The latest airline to become an active member of I.A.T.A. is Divisao de Exploraçao dos Transportes Aereos, which operates out of Luanda, Angola, in Portuguese West Africa.
Delivery of two Boeing 737-200Cs to TAAG of Angola, due this month and next, has been blocked by the US State Department "until such time as it is clear that there is a national government in Angola"
The State Department has lifted the embargo on two 737-200CS for TAAG, following the end of the civil war in Angola. Price of the two aircraft, with spares, is reported as $18 million
Angola Airlines is the new trading name of TAAG. Two Advanced 737-200Cs have now been delivered, having been embargoed by the State Department during the recent hostilities.
A Fairchild FH.227 on delivery from Allegheny Airlines to South-West African airline Suidwes was intercepted over Angola on February 11 and forced to land at Luanda.
The Fairchild-Hiller FH-227B registered in the UK as G-BEAI was impounded by Angola while being delivered to South Africa during the recent conflict and is now in service with Angola Airlines. The Airclaims insurance group is understood to have paid a claim on the loss; the filing of a UK registration may represent an attempt to recover the aircraft. Two ex-THY Turkish Airlines F.27s and an ex-Argentine Air Force Caravelle are also being used by Angola Airlines.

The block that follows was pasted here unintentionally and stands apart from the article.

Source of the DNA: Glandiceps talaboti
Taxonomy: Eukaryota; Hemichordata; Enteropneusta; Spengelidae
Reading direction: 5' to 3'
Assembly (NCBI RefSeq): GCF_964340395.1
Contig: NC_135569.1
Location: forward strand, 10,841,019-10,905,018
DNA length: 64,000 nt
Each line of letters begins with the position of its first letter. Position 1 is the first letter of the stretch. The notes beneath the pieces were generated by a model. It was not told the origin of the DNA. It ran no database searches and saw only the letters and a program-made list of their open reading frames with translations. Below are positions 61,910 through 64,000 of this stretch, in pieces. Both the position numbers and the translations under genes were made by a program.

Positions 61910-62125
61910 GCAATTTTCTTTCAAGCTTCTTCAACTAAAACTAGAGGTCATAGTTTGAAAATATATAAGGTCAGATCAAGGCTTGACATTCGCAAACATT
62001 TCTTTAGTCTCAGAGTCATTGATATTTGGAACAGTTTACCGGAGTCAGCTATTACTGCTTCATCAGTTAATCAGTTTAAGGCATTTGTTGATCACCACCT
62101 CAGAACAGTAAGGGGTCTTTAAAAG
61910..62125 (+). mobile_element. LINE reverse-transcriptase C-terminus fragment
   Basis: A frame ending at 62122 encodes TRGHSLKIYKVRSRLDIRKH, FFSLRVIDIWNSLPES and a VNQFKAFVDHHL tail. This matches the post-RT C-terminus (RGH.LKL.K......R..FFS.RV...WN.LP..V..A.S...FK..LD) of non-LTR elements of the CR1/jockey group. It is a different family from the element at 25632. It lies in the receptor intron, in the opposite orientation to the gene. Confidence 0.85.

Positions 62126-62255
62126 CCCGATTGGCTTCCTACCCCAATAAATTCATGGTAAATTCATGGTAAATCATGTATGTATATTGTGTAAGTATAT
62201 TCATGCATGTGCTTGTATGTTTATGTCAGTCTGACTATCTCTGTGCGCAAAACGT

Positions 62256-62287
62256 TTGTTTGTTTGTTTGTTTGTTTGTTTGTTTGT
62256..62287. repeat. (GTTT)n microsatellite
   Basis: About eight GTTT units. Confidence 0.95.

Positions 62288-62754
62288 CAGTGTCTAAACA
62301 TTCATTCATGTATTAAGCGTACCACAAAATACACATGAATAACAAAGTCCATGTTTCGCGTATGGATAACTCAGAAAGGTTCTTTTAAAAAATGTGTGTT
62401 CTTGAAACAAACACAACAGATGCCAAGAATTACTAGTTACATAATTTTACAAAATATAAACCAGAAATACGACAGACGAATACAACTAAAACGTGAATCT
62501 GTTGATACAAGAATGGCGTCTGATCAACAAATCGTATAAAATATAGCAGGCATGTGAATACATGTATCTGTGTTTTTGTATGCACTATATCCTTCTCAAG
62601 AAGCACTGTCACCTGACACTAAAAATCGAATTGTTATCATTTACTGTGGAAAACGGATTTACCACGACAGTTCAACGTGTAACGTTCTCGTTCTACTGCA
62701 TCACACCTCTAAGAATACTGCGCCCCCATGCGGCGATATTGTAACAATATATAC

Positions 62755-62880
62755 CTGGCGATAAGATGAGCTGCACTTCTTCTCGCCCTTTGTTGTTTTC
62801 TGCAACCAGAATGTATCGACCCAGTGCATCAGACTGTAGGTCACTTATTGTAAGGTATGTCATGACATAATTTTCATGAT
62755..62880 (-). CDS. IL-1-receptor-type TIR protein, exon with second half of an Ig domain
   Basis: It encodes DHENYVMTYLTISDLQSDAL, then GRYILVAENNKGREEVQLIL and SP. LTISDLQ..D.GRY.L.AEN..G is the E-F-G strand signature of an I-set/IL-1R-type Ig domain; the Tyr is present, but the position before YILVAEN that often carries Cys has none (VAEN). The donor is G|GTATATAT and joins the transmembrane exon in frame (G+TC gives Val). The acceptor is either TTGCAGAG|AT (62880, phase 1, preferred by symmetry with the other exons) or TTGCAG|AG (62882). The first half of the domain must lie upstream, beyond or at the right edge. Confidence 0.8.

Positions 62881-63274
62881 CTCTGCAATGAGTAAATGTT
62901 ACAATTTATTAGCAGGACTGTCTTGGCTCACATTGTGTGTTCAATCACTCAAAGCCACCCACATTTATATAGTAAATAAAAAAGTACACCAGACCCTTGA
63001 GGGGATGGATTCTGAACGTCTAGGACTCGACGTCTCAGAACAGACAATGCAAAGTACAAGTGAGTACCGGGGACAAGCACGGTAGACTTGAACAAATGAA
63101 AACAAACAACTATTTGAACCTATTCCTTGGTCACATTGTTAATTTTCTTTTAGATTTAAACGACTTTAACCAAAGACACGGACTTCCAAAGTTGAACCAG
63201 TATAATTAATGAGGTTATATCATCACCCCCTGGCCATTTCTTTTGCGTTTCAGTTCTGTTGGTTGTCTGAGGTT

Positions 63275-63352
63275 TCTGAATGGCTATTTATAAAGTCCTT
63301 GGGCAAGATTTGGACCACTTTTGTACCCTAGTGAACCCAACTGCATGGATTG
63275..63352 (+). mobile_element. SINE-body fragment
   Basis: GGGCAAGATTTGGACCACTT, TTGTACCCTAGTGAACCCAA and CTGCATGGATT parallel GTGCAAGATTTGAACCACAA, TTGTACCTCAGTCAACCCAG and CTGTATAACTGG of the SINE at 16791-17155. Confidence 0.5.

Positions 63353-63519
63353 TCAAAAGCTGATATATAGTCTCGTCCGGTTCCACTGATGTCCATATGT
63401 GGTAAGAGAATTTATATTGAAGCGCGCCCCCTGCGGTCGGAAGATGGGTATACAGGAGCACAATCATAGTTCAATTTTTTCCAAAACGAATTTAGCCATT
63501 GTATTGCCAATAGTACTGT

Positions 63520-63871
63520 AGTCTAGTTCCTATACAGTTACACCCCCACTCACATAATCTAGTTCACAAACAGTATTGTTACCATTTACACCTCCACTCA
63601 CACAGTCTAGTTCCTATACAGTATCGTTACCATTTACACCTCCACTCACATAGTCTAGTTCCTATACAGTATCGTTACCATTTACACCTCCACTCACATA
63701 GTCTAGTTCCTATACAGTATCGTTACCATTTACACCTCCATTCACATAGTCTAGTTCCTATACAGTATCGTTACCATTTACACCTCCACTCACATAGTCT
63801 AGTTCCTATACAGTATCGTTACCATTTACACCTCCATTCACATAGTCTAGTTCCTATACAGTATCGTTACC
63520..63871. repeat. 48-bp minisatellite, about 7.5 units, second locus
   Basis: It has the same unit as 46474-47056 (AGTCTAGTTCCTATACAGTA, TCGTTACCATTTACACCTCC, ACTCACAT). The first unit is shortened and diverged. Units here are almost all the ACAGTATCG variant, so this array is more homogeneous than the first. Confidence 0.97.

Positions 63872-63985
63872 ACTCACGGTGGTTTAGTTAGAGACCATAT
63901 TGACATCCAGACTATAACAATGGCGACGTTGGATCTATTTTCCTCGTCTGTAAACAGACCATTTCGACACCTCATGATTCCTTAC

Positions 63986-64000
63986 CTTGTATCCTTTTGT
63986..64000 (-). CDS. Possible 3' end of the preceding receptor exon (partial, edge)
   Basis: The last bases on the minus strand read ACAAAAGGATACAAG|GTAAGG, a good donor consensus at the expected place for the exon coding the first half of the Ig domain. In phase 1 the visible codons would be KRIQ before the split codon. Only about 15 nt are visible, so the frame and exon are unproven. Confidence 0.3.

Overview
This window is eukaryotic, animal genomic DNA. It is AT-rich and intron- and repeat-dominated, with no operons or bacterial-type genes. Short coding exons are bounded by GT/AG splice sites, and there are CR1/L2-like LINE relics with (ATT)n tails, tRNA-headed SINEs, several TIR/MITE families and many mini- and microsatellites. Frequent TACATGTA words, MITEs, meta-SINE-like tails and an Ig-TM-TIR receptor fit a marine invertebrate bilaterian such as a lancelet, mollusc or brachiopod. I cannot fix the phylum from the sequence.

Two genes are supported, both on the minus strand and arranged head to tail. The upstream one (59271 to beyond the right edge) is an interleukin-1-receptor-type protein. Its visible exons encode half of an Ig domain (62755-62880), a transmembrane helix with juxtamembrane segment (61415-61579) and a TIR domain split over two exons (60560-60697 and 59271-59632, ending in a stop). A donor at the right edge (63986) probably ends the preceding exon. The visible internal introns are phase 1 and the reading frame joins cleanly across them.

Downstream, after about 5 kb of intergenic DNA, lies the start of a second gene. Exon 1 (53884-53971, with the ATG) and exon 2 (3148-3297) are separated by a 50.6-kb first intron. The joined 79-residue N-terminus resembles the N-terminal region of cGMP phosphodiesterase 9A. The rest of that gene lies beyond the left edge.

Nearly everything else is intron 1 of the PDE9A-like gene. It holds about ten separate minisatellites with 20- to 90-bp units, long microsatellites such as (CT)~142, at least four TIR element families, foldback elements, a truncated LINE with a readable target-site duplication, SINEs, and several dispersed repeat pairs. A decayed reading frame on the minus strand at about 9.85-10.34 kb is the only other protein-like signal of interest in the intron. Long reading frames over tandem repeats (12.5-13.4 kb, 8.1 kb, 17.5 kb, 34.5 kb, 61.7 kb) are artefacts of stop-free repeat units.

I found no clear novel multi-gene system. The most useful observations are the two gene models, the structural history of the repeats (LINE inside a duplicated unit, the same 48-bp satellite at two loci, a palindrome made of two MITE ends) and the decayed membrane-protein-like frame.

The new order releases for sale another pair of Boeing 707-320CS, one of which has already been sold to Angola Airlines
Angola Airlines has bought two used F.27 Friendships from Fokker-VFW. The first completely overhauled aircraft was delivered recently
Angola Airlines has ordered one 737 for immediate delivery
TAAG-Angola Airlines has taken delivery of its first of two Ilyushin Il-62Ms from Aviaexport.